Category Archives: This Random Thing Called Life

Life is pretty random sometimes.

Abby… someone…

I haven’t vanished off the face of the Earth. It’s just been a bit of an insane weekend. Yesterday we went and got both of the cars thoroughly washed then went for a massive shopping trip at CostCo. Today we went to the pumpkin patch and got ourselves a couple of massive pumpkins; based on the trouble I had getting them out of the car and onto the porch, I estimate that each pumpkin weighs at least two hundred pounds; though I suppose in reality they’re probably only about fifty pounds each. No, really. For some reason, I took it into my head that I wanted a really, really big pumpkin. Next weekend we’re going to carve them, and we’ve already started hunting down saws.

The pumpkin patch we went to is one of the rare ones where they actually grow their own pumpkins instead of shipping them in from someplace else. Some of them are still on the vine, even. They may be the most sincere pumpkin patch I’ve ever been to, though the fact that they have a website — coolpatchpumpkins.com — may negate that.

The pumpkin patch also has a huge corn maze, which I love. We paid our fees, got our map, and headed in. I’ve always wanted to wander through the maze using the “always turn right” rule the entire time (you can solve every maze in the world by turning right at every intersection), thus maximizing the time we spend wandering in the hot, dusty corn maze, and thus maximizing our fun. After about half an hour of this, though, we’d had enough fun and decided to break out the map to make our way out the old fashioned way. That’s actually kind of fun, too.

Anyway, in the spirit of the season, I present to you the following resource, which should come in useful, as well as a bit of related dialogue from a classic film.

A very important resource

“Do you mind telling me WHOSE brain I put into that body?”

“Abby… someone.”

“Abby who?”

“Abby… Normal.”

“Abby… Normal?”

“Yes, I’m quite sure that was the name.”

It's the ignoble things that stick

KCRA.com – News – Human Remains Found In Dixon

My wife pointed me at this article, and, of course, I think it utterly engages the imagination. You may think it’s weird that I find stories like this delightful, but there you are. Of course my sympathy goes out to the poor man and his family, but still. There have got to be better ways to die, and better places for your corpse to be left than at the bottom of a pile of composting material in the bed of a pickup truck.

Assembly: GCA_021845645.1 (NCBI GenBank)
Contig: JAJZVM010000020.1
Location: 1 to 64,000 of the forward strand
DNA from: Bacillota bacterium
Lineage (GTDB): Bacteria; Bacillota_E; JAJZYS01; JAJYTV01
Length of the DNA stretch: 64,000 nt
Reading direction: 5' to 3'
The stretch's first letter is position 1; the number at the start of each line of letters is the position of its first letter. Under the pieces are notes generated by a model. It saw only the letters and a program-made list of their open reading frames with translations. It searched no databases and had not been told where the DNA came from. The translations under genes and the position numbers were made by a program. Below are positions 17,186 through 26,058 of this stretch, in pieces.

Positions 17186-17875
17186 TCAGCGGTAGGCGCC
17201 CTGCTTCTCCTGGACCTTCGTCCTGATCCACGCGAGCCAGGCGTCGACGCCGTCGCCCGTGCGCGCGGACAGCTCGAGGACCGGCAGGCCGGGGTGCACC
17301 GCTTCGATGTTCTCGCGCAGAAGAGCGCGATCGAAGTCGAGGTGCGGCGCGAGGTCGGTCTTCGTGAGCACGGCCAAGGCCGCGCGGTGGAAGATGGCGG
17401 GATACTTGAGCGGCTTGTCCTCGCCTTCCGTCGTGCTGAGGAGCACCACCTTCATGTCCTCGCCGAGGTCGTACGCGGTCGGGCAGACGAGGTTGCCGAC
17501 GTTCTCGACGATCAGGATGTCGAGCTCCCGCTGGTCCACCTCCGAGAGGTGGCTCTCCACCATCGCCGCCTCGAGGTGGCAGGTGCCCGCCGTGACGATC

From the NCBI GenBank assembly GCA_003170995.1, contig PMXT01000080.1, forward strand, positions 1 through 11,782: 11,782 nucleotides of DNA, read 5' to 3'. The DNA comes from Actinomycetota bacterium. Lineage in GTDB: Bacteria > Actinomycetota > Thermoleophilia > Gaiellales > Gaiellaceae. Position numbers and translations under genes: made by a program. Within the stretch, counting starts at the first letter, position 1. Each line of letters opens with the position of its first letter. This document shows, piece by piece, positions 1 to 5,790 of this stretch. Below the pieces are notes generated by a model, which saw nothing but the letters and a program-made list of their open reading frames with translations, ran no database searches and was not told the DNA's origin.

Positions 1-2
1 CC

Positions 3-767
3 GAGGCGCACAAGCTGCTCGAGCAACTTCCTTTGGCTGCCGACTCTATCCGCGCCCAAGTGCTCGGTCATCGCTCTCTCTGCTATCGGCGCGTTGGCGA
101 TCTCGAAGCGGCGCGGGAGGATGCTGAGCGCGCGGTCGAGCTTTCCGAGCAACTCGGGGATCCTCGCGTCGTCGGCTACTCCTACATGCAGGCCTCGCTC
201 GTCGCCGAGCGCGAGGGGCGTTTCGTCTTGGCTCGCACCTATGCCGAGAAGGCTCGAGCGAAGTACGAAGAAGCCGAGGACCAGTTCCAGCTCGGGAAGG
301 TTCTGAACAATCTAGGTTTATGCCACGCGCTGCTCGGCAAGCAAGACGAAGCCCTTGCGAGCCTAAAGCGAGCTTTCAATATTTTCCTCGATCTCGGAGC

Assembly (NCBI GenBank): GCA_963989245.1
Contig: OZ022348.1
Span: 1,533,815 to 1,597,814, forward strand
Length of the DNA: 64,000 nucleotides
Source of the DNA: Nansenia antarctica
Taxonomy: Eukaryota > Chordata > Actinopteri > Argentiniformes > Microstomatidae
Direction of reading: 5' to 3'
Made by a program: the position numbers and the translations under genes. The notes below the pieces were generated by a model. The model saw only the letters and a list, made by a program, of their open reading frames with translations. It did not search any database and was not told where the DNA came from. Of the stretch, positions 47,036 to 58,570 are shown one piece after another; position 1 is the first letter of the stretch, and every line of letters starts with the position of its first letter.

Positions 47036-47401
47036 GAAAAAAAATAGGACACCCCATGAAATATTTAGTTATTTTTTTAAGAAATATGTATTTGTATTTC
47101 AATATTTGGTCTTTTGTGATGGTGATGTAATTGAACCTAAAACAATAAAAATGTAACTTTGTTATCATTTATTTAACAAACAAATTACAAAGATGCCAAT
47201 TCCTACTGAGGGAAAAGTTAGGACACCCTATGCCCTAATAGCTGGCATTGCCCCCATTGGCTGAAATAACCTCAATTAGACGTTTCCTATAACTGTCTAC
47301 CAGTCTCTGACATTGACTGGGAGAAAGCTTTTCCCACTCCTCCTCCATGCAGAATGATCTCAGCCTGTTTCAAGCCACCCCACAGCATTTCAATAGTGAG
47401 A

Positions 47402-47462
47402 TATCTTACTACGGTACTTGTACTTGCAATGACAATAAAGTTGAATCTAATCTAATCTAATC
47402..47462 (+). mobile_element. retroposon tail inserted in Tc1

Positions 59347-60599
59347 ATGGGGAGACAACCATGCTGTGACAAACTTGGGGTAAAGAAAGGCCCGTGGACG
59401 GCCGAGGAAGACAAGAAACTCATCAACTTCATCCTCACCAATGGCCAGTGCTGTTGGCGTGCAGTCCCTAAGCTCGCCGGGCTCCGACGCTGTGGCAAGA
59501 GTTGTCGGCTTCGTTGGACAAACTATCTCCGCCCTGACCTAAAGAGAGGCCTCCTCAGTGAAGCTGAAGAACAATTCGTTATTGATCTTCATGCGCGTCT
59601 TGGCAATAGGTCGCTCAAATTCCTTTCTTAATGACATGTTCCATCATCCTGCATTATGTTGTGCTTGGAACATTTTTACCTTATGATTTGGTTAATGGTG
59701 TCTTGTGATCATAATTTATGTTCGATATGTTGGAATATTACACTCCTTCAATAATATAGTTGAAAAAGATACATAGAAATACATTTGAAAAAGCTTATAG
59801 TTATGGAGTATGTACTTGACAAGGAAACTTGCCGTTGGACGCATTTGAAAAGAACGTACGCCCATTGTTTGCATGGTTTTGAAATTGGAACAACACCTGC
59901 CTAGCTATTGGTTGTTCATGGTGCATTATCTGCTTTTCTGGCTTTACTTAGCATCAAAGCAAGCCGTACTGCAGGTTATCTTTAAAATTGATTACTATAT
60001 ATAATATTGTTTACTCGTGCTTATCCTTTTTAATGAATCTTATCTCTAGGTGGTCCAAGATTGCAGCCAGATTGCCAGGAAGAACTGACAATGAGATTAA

Generally when mysterious corpses are found, they get some sort of neat nickname. I’ve come up with several — The Manure Man, the Crap Corpse, the S*** Skeleton, and so on — but I think that I’m going to have to refer to this poor man as the Doo Doo Dude.

There’s a story here. It’s horrific, of course, but it’s also the sort of black comedy that you just don’t see often enough in life.

Writing Update

Today: 923 words written on Terassic Cycle outline. Essential questions linking Unfallen to The Road to Gilead have been answered.

Also about 50 words added to “Hollow”.

And about 100 words written on a new short called “Tristan Among the Fishes”. Written in crayon on construction paper because I needed a change of venue. I would have written more and possibly finished the story but I got caught up in an episode of Nova about the sinking of the battleship Yamato at the end of the Second World War.

And, see, this is why I had such a hard time focusing in college. I’d see a show like that and think, “Whoa! Now I want to be a military historian!” and give up all of my previous plans to be a veterinarian.

Worked at home again today because my lungs blow. Or, rather, they don’t. Asthma bites. Anyway, so I continued the process of reworking the fundamental architecture of our content delivery software. I also messed around some with my personal website, fixing up some stylesheet issues and adding a “Reading” section because I know that everyone in the world wants to know what I’m reading and what I’ve read. Everyone. It occurred to me to test my site in Internet Explorer today — I’m a diehard Firefox user and won’t touch IE with a ten-foot IDE bus if I can avoid it — and I discovered it looks pretty shabby in IE. The fonts just don’t translate well. Well, it’s not my fault if IE can’t render cascading style sheets properly.

Oh, and then I had supper. Yummy.

Reason #33223 why my wife is cooler than yours

After the first day of the advanced writers’ workshop at Dragon*Con, I mentioned to Jennifer that the laptop bag I’ve been using to carry around my notebooks and snacks and medicine was getting awfully heavy; even without the laptop, the thing weighs about eight pounds (I’m not kidding), and this becomes painful on my back after awhile. I told her I was thinking about getting a lightweight messenger bag just to carry around my notebooks and pens and possibly a book for days when all I was going to do was go somewhere and write (which I do without my laptop more and more these days). So she went and made me this satchel (after letting me approve the final design and choose the yarn, of course). I love it! It’s just the right size for the leatherbound notebook I keep all my drafts and working copies in plus a couple of books and some pens, but it’s also incredibly sturdy and light.